Taipei needs to continue to promote itself as a Muslim-friendly city so it can be ready to welcome Muslim tourists when international tourism picks up again, a top city official said Tuesday.
"This is because once our borders open for tourists, we will have sufficient facilities available for Muslim tourists," Taipei Deputy Mayor Tsai Ping-kun (???) said at a press conference.
"Even though we don't have many Muslim friends here at the moment, we are committed to building our foundation," he added.
He further said that if efforts to develop a Muslim-friendly city are stopped because of the COVID-19 pandemic, then the city won't be ready in time when borders open for tourism, adding that he understood the pandemic had heavily impacted the tourism industry.
Despite the lack of tourists, Tsai said efforts had not gone to waste, as earlier this year, Taiwan was ranked as the second most attractive non-OIC (Organization of Islamic Cooperation) destination for Muslim travelers in the latest edition of the Global Muslim Travel Index (GMTI).
According to the GMTI 2021, released in July, Taiwan and the United Kingdom were tied in second place among top non-OIC destinations for Muslims with a score of 57, trailing only Singapore's 69.
"So, we want to compete with Singapore for the No. 1 spot. Especially as Taipei is the place where all Muslim tourists who come to Taiwan must visit," Tsai said.
Taipei has been working with the Chinese Muslim Association for the last three years on the accreditation of Muslim-friendly places or tourism sites, according to Tsai.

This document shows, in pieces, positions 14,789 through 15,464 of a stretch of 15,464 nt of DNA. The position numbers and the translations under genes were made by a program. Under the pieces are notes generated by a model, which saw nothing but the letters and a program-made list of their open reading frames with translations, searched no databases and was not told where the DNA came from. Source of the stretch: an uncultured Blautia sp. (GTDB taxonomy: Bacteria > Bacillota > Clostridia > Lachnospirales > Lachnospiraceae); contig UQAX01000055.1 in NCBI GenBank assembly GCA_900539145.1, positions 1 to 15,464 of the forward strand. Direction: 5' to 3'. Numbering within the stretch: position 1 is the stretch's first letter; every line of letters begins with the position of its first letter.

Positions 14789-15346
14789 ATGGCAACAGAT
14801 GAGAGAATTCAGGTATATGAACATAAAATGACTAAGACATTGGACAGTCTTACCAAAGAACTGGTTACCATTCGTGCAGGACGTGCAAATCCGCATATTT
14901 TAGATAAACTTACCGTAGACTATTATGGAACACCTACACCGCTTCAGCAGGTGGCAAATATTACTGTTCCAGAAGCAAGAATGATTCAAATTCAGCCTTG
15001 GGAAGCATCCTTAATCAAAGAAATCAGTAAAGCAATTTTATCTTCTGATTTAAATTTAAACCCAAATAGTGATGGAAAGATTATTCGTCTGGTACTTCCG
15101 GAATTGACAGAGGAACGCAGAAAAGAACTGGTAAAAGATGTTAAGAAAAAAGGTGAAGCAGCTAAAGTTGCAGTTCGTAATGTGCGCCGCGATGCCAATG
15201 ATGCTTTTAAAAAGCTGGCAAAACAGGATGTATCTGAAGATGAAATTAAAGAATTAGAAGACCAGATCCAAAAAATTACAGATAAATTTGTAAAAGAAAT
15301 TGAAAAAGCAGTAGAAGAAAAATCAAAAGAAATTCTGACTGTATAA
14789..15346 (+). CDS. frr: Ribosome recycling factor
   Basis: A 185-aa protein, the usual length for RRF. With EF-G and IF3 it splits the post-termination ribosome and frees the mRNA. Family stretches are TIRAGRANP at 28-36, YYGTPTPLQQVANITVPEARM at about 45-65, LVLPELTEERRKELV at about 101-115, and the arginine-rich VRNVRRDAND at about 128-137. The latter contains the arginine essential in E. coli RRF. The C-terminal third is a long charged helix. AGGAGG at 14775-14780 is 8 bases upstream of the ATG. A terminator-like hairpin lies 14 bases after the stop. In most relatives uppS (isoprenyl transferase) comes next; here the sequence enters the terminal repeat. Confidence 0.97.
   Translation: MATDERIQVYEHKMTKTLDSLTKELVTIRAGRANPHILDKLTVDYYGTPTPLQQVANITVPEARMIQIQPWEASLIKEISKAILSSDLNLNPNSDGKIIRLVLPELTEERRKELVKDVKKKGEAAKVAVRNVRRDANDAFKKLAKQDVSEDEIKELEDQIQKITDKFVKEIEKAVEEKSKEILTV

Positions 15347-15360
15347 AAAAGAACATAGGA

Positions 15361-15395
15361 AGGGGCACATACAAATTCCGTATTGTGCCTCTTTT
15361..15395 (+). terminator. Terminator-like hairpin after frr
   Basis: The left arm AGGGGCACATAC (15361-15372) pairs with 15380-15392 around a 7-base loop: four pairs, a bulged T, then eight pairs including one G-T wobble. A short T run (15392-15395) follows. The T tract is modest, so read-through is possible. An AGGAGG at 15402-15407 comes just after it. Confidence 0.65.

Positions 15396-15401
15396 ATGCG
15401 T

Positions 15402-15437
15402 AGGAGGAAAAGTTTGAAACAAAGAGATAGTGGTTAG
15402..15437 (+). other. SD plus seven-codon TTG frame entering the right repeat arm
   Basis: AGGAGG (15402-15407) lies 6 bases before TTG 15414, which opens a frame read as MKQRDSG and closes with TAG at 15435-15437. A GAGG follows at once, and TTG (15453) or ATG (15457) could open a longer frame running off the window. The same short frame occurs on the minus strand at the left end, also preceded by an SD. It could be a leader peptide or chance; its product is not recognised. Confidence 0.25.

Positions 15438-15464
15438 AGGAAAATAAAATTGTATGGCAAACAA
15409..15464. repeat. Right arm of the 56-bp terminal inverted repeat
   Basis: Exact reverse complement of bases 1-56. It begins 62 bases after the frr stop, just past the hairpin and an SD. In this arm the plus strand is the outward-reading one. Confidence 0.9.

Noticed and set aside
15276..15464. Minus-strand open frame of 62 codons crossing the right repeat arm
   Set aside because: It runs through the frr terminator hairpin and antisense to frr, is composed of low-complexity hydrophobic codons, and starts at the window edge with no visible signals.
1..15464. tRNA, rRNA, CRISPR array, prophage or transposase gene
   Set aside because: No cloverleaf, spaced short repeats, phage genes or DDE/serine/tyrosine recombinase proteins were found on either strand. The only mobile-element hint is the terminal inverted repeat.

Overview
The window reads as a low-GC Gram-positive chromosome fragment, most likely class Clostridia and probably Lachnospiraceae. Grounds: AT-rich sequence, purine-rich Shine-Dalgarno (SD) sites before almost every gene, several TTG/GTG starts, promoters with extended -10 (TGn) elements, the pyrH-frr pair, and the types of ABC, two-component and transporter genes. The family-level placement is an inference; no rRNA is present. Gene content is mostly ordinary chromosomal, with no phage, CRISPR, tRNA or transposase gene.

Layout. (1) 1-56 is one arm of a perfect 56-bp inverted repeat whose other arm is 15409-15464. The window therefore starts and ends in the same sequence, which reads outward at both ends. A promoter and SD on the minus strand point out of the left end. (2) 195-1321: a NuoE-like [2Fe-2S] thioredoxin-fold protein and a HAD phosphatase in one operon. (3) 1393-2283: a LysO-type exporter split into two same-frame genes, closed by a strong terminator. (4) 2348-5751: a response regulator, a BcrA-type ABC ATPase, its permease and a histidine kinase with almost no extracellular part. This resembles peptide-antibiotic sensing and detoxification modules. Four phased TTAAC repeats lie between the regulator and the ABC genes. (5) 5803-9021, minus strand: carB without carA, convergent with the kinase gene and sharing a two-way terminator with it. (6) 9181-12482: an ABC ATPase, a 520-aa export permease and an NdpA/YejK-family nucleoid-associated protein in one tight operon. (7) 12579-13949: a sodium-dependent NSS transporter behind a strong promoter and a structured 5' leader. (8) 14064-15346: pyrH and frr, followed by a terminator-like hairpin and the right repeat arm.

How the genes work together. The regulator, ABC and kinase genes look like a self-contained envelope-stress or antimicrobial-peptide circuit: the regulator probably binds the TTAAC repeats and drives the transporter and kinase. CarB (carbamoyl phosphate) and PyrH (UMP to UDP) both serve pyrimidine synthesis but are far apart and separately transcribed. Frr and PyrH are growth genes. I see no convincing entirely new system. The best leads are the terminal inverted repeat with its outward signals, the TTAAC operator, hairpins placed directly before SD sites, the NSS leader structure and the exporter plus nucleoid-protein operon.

He noted that a total of 49 of the city's hotels have been certified, while 16 sights in the city have also been certified.
"Taipei Mayor Ko hopes to make Taipei the world's most Muslim-friendly tourist spot, and we are approaching that goal step-by-step," Tsai said.
The capital of Taiwan, Taipei is run by Mayor Ko Wen-je (???), a physician-turned-politician who heads the opposition Taiwan People's Party.
Meanwhile, Chinese Muslim Association Vice President Salahuding Ma told CNA that he had seen the efforts Taipei had taken to make itself Muslim-friendly and also commended Taiwan's polite environment for making it possible.
"Taiwan is a very safe, very friendly, and convenient place," Ma said.
A Muslim person had told him that while traveling in Taiwan, he was able to go into convenience stores and borrow a corner to pray, which was not possible when that person visited some Western countries.
"It is the way Taiwan touches the heart of the people, that these people go back home and tell others," Ma said.
Regarding how sites can be accredited as Muslim-friendly, Ma said his association will provide advice and evaluate premises, such as making sure hotels signify the kiblah direction in prayer rooms and that alcoholic beverages are not provided in the minibar.
Kiblah is the direction of the sacred shrine of the Kaaba in Mecca, Saudi Arabia, which Muslims face when they pray.
Novi Irmania, a 31-year-old Indonesian doctoral student who has resided in Taiwan for seven years, said Taipei was like her second home because it had many Muslim-friendly facilities.
"In many of the prayer rooms, they have kiblah directions for Muslims to pray and also provide prayer mats, prayer schedules, and others. It is really touching for me," she said.
Echoing Novi's remark, 45-year-old Malaysian cycling enthusiast Mohamad Bin Mos, who has lived in Taiwan for five years and has cycled around Taiwan twice, said he was impressed with Taipei's efforts to become a Muslim-friendly city.
It is convenient and safe to find a place to pray, while halal food is plentiful in Taipei, he said. "It is very safe, you can perform your prayers and rituals without any difficulties."
Source: Focus Taiwan News Channel